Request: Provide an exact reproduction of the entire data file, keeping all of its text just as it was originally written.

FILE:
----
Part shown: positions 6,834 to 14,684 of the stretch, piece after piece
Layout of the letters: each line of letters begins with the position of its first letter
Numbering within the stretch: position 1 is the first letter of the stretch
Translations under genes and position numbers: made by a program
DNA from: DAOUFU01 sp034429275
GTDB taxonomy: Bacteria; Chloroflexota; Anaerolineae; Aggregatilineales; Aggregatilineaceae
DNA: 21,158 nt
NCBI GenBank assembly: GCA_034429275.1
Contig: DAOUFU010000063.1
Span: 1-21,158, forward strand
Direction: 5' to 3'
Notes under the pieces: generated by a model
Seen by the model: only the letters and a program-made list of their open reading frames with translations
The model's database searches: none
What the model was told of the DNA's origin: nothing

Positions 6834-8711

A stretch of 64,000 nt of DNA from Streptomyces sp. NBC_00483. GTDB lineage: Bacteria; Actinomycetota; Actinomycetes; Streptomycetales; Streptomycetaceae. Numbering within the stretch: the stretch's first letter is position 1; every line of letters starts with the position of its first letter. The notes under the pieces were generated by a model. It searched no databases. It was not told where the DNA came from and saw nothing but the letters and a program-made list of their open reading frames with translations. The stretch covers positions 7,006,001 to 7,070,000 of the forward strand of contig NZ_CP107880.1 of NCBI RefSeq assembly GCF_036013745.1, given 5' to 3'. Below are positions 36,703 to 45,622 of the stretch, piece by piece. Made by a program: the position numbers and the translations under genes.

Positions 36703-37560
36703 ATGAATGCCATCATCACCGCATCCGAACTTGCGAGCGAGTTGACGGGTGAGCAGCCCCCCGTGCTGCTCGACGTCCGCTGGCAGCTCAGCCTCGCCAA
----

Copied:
Part shown: positions 6,834 to 14,684 of the stretch, piece after piece
Layout of the letters: each line of letters begins with the position of its first letter
Numbering within the stretch: position 1 is the first letter of the stretch
Translations under genes and position numbers: made by a program
DNA from: DAOUFU01 sp034429275
GTDB taxonomy: Bacteria; Chloroflexota; Anaerolineae; Aggregatilineales; Aggregatilineaceae
DNA: 21,158 nt
NCBI GenBank assembly: GCA_034429275.1
Contig: DAOUFU010000063.1
Span: 1-21,158, forward strand
Direction: 5' to 3'
Notes under the pieces: generated by a model
Seen by the model: only the letters and a program-made list of their open reading frames with translations
The model's database searches: none
What the model was told of the DNA's origin: nothing

Positions 6834-8711

A stretch of 64,000 nt of DNA from Streptomyces sp. NBC_00483. GTDB lineage: Bacteria; Actinomycetota; Actinomycetes; Streptomycetales; Streptomycetaceae. Numbering within the stretch: the stretch's first letter is position 1; every line of letters starts with the position of its first letter. The notes under the pieces were generated by a model. It searched no databases. It was not told where the DNA came from and saw nothing but the letters and a program-made list of their open reading frames with translations. The stretch covers positions 7,006,001 to 7,070,000 of the forward strand of contig NZ_CP107880.1 of NCBI RefSeq assembly GCF_036013745.1, given 5' to 3'. Below are positions 36,703 to 45,622 of the stretch, piece by piece. Made by a program: the position numbers and the translations under genes.

Positions 36703-37560
36703 ATGAATGCCATCATCACCGCATCCGAACTTGCGAGCGAGTTGACGGGTGAGCAGCCCCCCGTGCTGCTCGACGTCCGCTGGCAGCTCAGCCTCGCCAA